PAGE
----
Learning Arabic 101

A friend who lives in another non-English speaking country made a wise observation recently. “You can ask for a drink and say ‘no’ and ‘thank you’, and you think you’re a hero of the language. It’s when you go any further that you realise you’re a complete novice.”

It’s the classic case of the wise man knowing he’s a fool.

I have hit that stage. I can argue with taxi drivers, buy and order most food, read menus and signs, as well as haggle, but to explain to someone the concept that my male friend is just a friend who happens to be male, and I lose the plot and stand there like a tongue-tied idiot. It doesn’t help that there is no concept in Egypt of non-sexual male friends.

I have stopped doing last-minute Arabic homework on the train because everyone reads my writing and smiles the way you’d smile at a small child or drooling idiot, then runs through the standard gamut of questions – where are you from, what’s your name, how many children do you have, are you married or do you just have a Friend (see comment above re: male friend).

Some people, notably taxi drivers, are most patient when it comes to listening to my mangled Arabic. Hell, I’m in their taxi, they want to get me to where I’m going and take my money. So they’re very complimentary and charming.

But there’s also a certain amount of arrogance amongst Arabic speakers toward the rest of the world, from educated Arabs and the street smart alike.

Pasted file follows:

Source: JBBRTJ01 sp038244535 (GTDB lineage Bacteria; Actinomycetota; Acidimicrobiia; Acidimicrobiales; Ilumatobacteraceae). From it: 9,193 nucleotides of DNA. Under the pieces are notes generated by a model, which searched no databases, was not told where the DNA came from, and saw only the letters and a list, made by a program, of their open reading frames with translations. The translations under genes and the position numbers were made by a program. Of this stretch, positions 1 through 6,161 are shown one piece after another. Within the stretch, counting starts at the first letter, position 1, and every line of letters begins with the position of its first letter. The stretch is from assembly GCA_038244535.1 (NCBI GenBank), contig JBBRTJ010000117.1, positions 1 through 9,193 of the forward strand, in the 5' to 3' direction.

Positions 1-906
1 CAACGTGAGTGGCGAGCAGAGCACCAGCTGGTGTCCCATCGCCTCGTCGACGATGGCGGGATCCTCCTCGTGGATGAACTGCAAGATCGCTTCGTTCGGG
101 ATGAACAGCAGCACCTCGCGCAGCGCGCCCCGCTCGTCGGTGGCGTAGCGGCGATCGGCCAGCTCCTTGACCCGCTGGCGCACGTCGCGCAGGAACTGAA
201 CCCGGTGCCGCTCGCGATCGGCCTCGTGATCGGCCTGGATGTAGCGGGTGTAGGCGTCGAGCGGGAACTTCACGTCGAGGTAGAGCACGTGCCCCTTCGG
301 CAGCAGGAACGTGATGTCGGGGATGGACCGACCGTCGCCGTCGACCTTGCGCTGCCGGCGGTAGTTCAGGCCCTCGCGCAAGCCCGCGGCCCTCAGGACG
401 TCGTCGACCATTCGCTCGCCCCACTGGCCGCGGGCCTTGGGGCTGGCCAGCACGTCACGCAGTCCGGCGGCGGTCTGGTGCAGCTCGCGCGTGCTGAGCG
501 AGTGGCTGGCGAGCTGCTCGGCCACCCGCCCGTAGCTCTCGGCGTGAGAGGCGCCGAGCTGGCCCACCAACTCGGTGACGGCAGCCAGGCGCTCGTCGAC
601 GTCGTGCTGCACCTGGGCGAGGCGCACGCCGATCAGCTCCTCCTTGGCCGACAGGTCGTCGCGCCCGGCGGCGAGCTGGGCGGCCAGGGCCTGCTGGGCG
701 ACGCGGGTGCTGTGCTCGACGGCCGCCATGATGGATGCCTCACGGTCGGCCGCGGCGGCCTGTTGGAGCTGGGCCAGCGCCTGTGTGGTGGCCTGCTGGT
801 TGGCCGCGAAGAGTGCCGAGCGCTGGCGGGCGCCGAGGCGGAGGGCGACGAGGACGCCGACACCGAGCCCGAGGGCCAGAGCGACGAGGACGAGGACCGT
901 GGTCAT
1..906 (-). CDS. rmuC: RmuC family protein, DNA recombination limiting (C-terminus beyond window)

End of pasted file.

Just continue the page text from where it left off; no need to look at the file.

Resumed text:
“You will study Arabic for 10 years and still not be able to speak it,” said my boab (aka doorman) in Arabic, who then informed me that in a month, you can learn to speak English. I asked him (in English) why he hadn’t done so, but he didn’t understand me…

TBC after tomorrow’s Arabic lesson…

PS: this is not my boab, but a pretty good idea of what many of them look like.

About the author

Fear is found on a creaking glacier in the Caucasus mountains and joy is encapsulated in the perfect Shanghai dumpling. And while I love a $500-a-night hotel room (who doesn’t?), sometimes the best stories are found in a $20 guesthouse. With an eye always out for good markets and great street eats, I write the travel news and features for the Sydney Morning Herald and Melbourne’s The Age newspapers, and features for whoever else asks. I have a particular soft spot for the wilds of the Middle East, scarves and carpets. My articles and photographs have been published in a range of consumer magazines and newspapers in Australia and abroad.

One thought on “Learning Arabic 101

  1. I dont know anything about your boab…but I'm just watching the Le Tour de France going through the towns of Luttenbach and… Munster in the Region of France called Alsace(The cows in Munster are special cause they produce the lovely smelly Munster cheese…hmmm)
    This is a region where part of my heritage comes from… on my Mothers side of the family.
    Then next they are facing the daunting Col Du Platzerwesel(a climb of over 1000metres) and its cold and raining…so the roads are treacherous…and there is still 70 odd kms to the finish…now its back to my boab…who will explain what a Platzerwesel is!!!(a Col is a pass over a ridge)

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